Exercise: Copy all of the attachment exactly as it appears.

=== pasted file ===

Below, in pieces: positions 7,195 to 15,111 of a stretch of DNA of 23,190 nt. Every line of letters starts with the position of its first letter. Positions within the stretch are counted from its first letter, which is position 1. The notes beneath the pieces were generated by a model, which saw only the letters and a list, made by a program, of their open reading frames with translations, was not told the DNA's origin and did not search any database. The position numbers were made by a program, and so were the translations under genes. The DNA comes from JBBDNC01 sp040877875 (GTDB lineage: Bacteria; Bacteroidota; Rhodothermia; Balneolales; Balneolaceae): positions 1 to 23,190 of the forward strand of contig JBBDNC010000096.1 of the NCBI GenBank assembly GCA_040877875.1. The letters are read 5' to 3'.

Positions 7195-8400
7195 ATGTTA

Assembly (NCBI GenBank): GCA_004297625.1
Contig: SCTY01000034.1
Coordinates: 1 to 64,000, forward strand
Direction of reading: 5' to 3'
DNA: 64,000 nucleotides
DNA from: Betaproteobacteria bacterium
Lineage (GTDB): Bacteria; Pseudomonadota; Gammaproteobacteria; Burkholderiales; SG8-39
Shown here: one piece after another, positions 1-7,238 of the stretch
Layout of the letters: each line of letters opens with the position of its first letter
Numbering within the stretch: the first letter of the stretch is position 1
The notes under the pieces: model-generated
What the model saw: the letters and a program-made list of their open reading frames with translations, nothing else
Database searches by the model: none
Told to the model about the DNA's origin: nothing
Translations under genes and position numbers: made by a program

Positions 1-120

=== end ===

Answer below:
Below, in pieces: positions 7,195 to 15,111 of a stretch of DNA of 23,190 nt. Every line of letters starts with the position of its first letter. Positions within the stretch are counted from its first letter, which is position 1. The notes beneath the pieces were generated by a model, which saw only the letters and a list, made by a program, of their open reading frames with translations, was not told the DNA's origin and did not search any database. The position numbers were made by a program, and so were the translations under genes. The DNA comes from JBBDNC01 sp040877875 (GTDB lineage: Bacteria; Bacteroidota; Rhodothermia; Balneolales; Balneolaceae): positions 1 to 23,190 of the forward strand of contig JBBDNC010000096.1 of the NCBI GenBank assembly GCA_040877875.1. The letters are read 5' to 3'.

Positions 7195-8400
7195 ATGTTA

Assembly (NCBI GenBank): GCA_004297625.1
Contig: SCTY01000034.1
Coordinates: 1 to 64,000, forward strand
Direction of reading: 5' to 3'
DNA: 64,000 nucleotides
DNA from: Betaproteobacteria bacterium
Lineage (GTDB): Bacteria; Pseudomonadota; Gammaproteobacteria; Burkholderiales; SG8-39
Shown here: one piece after another, positions 1-7,238 of the stretch
Layout of the letters: each line of letters opens with the position of its first letter
Numbering within the stretch: the first letter of the stretch is position 1
The notes under the pieces: model-generated
What the model saw: the letters and a program-made list of their open reading frames with translations, nothing else
Database searches by the model: none
Told to the model about the DNA's origin: nothing
Translations under genes and position numbers: made by a program

Positions 1-120